Over the past few years, the Canadian collective known as Astron-6 has churned out a couple films that became certified cult classics: Father’s Day and Manborg. For their latest, The Editor, writers-directors-stars Adam Brooks and Matthew Kennedy have raised their own bar with a giallo homage that’s easily their best work to date.
The Editor nails the classic giallo tone – infused with gruesome murders, the occult, and, of course, plenty of sex – while also crafting a brilliant comedy that could stand as an entry into the very genre it’s homaging. The familiar themes of madness, paranoia, and sexual obsession are all there. Scene after scene, bit after bit are filled with details harkening back to the ’60s and 70s. From the bold music cues to the stylish fluorescent lighting, The Editor is a riotous feast for diehard giallo fans and laymen alike. This is how you do a horror spoof – take note, Wayans Bros. and whoever the hell is in charge of the Scary Movies now.
Adam Brooks plays the titular editor – real name Rey Ciso. Years ago, he was driven mad while cutting a film and accidentally sliced the fingers off of one of his hands. Now he works with a fashionable glove fitted with wooden fingers, but it’s hardly the same. “These damn wooden fingers,” he moans, while trying to light a match. At work, Rey’s besieged with criticisms from the studio’s sleazy director and its devilishly handsome wunderkind, Cal Konitz (Conor Sweeney). At home, his wife Josephine (Paz de la Huerta) resents him as she longs for stardom and a good roll in the hay.
When bodies start piling up with their fingers detached, Rey is the main suspect. The investigator assigned to the killings is Peter Porfiry (Kennedy), a man who’s “seen the darkness and lived tell the tale.” When he’s not slapping women in the face, the murder case drags him deeper into darkness. Not even a lowly wizard, I mean priest (Human Centipede 2’s Laurence Harvey), dares to discuss the secrets of the editor. As fantasy and reality begin to merge for both Rey and Peter, The Editor travels down some bloody violent and hilarious roads.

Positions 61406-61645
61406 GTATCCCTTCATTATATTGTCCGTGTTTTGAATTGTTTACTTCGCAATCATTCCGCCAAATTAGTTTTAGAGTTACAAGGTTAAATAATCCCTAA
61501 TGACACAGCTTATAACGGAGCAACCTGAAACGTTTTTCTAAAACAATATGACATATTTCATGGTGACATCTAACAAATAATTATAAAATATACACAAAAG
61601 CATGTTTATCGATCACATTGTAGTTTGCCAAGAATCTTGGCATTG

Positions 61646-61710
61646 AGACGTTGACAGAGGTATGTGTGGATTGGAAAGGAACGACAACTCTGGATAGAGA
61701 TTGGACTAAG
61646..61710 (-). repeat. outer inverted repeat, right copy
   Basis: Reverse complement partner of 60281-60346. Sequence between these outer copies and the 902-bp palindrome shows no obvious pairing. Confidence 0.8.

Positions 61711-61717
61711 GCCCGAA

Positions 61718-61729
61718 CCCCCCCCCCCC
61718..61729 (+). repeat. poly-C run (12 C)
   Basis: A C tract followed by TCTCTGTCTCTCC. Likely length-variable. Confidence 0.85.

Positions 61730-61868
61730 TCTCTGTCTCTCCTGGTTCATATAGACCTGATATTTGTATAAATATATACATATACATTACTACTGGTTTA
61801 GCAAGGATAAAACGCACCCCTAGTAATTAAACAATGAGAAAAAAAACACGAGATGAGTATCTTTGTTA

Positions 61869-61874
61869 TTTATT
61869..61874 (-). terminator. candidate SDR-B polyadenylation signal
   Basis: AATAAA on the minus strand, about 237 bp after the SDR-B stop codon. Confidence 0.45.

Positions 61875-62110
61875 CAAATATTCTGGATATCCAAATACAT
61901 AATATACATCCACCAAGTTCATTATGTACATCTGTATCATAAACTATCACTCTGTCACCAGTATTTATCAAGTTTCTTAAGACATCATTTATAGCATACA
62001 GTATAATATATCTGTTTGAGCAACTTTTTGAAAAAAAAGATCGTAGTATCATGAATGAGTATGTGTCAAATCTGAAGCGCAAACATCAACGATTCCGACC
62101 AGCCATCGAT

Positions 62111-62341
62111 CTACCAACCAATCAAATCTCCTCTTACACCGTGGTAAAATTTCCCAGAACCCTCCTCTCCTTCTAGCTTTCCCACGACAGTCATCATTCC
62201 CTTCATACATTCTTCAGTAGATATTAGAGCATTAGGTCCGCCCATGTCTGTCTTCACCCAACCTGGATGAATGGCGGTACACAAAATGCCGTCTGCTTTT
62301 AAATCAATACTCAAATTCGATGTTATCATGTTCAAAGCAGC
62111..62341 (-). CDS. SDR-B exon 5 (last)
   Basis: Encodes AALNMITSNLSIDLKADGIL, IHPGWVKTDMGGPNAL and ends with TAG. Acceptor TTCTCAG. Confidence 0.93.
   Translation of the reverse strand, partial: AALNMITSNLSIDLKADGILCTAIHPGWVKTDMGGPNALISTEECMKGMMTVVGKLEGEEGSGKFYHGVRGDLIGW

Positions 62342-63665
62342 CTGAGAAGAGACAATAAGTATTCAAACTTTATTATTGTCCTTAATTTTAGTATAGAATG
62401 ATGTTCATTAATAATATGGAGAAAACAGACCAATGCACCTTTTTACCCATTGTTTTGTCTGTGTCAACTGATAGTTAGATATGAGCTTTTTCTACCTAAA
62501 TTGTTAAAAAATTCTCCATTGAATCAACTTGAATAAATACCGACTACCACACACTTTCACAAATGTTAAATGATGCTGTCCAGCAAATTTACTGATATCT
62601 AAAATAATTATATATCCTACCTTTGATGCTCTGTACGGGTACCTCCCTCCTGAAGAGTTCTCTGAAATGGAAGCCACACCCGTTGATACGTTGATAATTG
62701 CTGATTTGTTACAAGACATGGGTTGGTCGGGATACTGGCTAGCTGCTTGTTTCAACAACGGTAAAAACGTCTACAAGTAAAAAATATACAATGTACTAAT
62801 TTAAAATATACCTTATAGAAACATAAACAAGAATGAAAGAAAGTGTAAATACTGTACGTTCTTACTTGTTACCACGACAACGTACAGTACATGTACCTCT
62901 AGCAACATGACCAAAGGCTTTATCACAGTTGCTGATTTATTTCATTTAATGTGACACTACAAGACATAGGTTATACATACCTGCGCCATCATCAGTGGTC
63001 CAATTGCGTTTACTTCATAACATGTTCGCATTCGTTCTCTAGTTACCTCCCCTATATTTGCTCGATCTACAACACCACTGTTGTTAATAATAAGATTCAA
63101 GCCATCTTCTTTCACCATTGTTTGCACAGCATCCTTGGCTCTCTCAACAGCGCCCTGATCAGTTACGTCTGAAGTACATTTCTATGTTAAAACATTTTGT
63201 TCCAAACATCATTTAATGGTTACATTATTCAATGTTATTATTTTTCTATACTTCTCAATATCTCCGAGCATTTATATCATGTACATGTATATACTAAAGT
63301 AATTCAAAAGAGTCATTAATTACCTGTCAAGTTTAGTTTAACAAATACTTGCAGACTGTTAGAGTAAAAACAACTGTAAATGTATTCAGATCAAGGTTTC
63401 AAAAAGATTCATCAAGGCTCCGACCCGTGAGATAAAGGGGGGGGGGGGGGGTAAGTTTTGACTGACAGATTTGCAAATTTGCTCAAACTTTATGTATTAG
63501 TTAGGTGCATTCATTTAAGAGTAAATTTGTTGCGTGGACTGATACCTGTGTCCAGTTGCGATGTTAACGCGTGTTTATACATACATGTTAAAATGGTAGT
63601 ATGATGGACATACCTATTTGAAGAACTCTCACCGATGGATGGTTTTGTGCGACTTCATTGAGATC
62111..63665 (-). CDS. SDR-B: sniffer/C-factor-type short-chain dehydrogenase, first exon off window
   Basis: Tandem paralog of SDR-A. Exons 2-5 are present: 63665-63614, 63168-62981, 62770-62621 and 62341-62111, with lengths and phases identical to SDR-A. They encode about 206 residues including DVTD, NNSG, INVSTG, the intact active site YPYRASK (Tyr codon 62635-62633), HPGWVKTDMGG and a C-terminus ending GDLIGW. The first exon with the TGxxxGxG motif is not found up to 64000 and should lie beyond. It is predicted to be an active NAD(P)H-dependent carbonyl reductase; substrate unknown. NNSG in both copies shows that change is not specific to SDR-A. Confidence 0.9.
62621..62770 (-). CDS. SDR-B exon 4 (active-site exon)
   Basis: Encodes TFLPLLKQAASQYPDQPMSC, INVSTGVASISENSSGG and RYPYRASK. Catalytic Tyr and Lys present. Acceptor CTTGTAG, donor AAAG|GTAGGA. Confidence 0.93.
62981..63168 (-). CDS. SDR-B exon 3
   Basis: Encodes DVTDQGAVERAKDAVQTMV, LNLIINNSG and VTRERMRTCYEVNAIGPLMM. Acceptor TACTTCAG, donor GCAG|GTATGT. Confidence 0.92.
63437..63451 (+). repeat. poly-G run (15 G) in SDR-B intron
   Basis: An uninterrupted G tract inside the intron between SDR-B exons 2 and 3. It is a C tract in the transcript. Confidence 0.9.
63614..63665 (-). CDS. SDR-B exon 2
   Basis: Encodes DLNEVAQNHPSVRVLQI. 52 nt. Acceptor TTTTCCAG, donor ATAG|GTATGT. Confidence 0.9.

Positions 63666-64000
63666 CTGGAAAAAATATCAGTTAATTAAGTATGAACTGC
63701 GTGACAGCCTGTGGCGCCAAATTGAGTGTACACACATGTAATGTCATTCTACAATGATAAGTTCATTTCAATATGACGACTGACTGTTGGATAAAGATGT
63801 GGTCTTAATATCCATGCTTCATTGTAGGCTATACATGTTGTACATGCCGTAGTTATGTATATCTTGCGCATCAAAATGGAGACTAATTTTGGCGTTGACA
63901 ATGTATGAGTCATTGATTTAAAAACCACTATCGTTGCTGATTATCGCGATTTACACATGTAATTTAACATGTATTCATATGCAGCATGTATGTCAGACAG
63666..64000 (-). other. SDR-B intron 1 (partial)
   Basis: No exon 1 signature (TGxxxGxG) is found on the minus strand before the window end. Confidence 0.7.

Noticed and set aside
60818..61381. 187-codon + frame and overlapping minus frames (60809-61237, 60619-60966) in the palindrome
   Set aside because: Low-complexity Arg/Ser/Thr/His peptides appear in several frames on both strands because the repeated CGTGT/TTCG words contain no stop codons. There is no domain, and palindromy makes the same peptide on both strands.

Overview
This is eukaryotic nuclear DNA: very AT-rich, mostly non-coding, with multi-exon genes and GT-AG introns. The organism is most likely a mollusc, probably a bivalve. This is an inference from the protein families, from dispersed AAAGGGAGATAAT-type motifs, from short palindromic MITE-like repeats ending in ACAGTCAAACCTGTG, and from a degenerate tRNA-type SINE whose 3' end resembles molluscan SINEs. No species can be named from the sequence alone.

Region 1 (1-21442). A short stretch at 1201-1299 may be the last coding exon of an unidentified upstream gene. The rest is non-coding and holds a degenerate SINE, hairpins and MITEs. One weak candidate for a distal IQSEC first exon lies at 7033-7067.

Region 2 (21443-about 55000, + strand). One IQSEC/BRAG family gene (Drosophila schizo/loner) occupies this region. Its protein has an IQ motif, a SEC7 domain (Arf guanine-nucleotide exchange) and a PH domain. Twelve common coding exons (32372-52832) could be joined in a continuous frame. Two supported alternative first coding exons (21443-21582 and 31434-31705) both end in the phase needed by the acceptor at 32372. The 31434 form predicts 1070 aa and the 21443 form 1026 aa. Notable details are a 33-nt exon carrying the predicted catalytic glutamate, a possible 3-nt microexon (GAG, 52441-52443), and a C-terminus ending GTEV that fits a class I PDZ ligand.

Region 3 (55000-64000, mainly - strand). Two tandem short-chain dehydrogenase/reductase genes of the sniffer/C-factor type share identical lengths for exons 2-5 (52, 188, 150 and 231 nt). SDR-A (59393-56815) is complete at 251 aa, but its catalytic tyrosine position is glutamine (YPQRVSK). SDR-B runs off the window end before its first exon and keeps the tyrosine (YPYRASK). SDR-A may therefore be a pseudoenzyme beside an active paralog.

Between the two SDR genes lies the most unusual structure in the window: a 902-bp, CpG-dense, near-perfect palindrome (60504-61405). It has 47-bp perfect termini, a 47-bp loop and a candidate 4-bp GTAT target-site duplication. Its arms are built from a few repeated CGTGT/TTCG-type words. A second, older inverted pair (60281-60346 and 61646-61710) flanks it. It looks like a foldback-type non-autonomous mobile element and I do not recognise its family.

I can’t talk about the plot any further without blowing some moments that’ll shatter most funny bones. I will say that Kennedy, Brooks, and Sweeney have their comedic timing finely tuned to a sharp edge. The irreverent exchanges these three share are bitingly funny. I found myself rewinding a lot of scenes. I can’t wait until this gets wide release so kids will start quoting it all over the place. Nobody’s the straight man either, so the offbeat humor is unrelenting throughout. Pay attention once in a while to the extras floating around the background too – there’s a whole lotta funny shit going on back there as well.
And don’t get me started on the sex scenes.
While The Editor stands as a fantastic pastiche that blends familiar elements from the gialli, it also feels startlingly original. It’s bigger and better than Astron-6’s previous films (blink and you’ll miss a Father’s Day reference) and nicely displays what these guys are capable of even with the slimmest of budgets (around 130,000 Canadian , according to their IMDB page). Despite a bigger budget than their previous films, The Editor maintains their indie spirit and sensibilities while actually fitting perfectly into the genre that they’re homaging.
The Editor just had its world premiere at TIFF. Do not miss this one when it comes out or Udo Kier will drag your ass back to the asylum! Yeah, Mr. Kier plays a doctor. It’s “weird…very weird.”